Frequent Truck Safety Violations and Where to Report Them
April 15, 2019 / Truck Accidents
Any time you drive down a highway, you get a snapshot of the legions of commercial trucks that rumble across the nation, day and night. These behemoths dominate the other vehicles on the road, and it goes without saying that any accident involving one is bad news.
There is a government agency — The Federal Motor Carrier Safety Administration, or FMCSA — whose mission it is to regulate the trucking industry and prevent injuries and accidents through enforcing safety rules, improving technology, increasing awareness, and other measures.
Trucking companies and drivers are required to follow FMSCA’s regulations. If they don’t, endangering everyone on the road, they can be held legally responsible. Here are a few of the most common ways in which they break the law.
In 2014, a horrific crash that severely injured comedian and actor Tracy Morgan and killed comedy writer James McNair shed light on the dangers of truckers who violate hours-of-service rules. The driver of the truck that rear-ended their vehicle, the National Transportation Safety Board (NTSB) determined, had been on duty 13 ½ hours but awake for 28 hours at the time of the incident. According to the National Safety Council (NSC), driving after 20 hours of no sleep is as dangerous as driving with a blood-alcohol content of 0.08% — the legal limit.
The FMSCA has clear regulations designed to ensure that commercial drivers don’t drive for too many hours within a given time period and that they take adequate breaks.
Every vehicle requires regular maintenance to run properly. But commercial trucks drive thousands of miles in short periods of time and carry heavy loads. Failure to keep these workhorses in excellent condition is likely to end in catastrophe. Weigh stations and roadside checks are one way to make sure trucks meet the Commercial Motor Vehicle Safety Alliance (CVSA) standards, but it’s the responsibility of the carrier to have a program in place for maintaining and inspecting their vehicles’ systems and ensuring they are safe. Drivers must be trained to conduct pre-trip checks, recognize impending brake problems, and keep tires inflated correctly.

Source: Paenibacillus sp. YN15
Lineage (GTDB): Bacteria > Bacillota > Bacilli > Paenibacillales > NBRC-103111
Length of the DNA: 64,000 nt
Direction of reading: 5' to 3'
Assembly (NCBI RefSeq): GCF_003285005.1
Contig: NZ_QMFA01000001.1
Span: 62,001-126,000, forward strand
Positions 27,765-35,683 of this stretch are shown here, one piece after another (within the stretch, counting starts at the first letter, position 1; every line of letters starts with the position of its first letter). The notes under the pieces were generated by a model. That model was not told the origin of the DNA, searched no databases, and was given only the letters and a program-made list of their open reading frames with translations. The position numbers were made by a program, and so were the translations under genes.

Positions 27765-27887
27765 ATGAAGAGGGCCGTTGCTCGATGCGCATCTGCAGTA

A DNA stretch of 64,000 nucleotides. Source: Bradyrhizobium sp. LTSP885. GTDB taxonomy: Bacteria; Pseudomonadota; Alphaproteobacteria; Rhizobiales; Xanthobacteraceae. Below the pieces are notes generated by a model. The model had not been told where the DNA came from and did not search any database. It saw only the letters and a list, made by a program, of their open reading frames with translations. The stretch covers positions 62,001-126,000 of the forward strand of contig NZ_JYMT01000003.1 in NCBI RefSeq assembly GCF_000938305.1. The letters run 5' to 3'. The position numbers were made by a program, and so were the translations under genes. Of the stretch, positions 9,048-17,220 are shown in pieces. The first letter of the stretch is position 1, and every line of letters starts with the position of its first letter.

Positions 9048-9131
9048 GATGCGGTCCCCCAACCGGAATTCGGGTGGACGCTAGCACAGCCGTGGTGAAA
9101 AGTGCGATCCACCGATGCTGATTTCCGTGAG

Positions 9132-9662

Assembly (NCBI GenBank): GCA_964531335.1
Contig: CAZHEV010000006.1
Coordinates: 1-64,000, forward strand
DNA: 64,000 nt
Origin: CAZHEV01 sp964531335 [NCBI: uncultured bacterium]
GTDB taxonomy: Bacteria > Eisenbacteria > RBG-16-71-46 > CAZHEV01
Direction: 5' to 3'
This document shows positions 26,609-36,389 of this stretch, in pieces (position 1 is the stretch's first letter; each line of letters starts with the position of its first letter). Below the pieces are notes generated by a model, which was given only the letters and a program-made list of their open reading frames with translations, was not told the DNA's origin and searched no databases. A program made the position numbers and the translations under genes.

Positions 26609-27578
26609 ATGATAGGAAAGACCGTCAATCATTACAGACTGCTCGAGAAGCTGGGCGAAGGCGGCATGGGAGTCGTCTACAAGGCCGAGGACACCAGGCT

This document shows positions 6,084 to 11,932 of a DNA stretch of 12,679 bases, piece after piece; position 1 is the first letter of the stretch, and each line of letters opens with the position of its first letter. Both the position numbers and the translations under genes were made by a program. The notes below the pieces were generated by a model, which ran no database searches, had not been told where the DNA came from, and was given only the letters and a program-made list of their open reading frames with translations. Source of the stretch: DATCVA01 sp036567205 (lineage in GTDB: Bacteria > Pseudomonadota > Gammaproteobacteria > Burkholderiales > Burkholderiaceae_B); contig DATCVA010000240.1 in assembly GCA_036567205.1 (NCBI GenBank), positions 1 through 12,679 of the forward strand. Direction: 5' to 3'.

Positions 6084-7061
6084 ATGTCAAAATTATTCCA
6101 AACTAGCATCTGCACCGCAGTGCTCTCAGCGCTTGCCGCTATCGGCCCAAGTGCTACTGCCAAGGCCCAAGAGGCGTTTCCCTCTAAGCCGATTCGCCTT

Load and Cargo Violations
Federal law limits commercial vehicles traveling on interstate highways to a gross weight of 80,000 pounds. There are also detailed regulations in place on cargo and how it must be secured. Unfortunately, in Indiana, trucking companies have little incentive to follow the letter of the law. The maximum fine for an unsecured load in the state is a wimpy $500. This is not in line with the potentially devastating consequences of poorly tied-down freight. It can fly off, hitting other cars or causing drivers to swerve dangerously.
Given that the industry is facing a reported shortage of 50,000 drivers, it may be tempting for carriers to hire people who have no business operating commercial vehicles. According to current regulations, truck drivers must be at least 21 years old, have a commercial driver’s license (CDL) and be able to speak English, among other requirements. They should have a good driving record and no history of DUI or other issues that could compromise their ability to drive safely.
How Do I Report Problems?
Do you have reason to believe a trucking company is compromising road safety with any of the above-mentioned violations? If so, contact the FMCSA immediately. Call them at 1-888-DOT-SAFT (368-7238), from 8 a.m to 8 p.m., Monday through Friday, or submit an online complaint.
Call a Truck Accident Lawyer
If you or a family member has been hurt in an accident and you believe a commercial truck driver and/or company is to blame, you want an attorney who will fight for you, so call Stephenson Rife. Mike Stephenson is an experienced Indianapolis truck accident lawyer with a demonstrated history of wins for his clients. He knows the ins and outs of federal and Indiana law regarding commercial vehicles, isn’t afraid to stand up to the big carriers, and goes in to win, not settle, if that’s in his client’s best interests. Get in touch with us online or give us a call.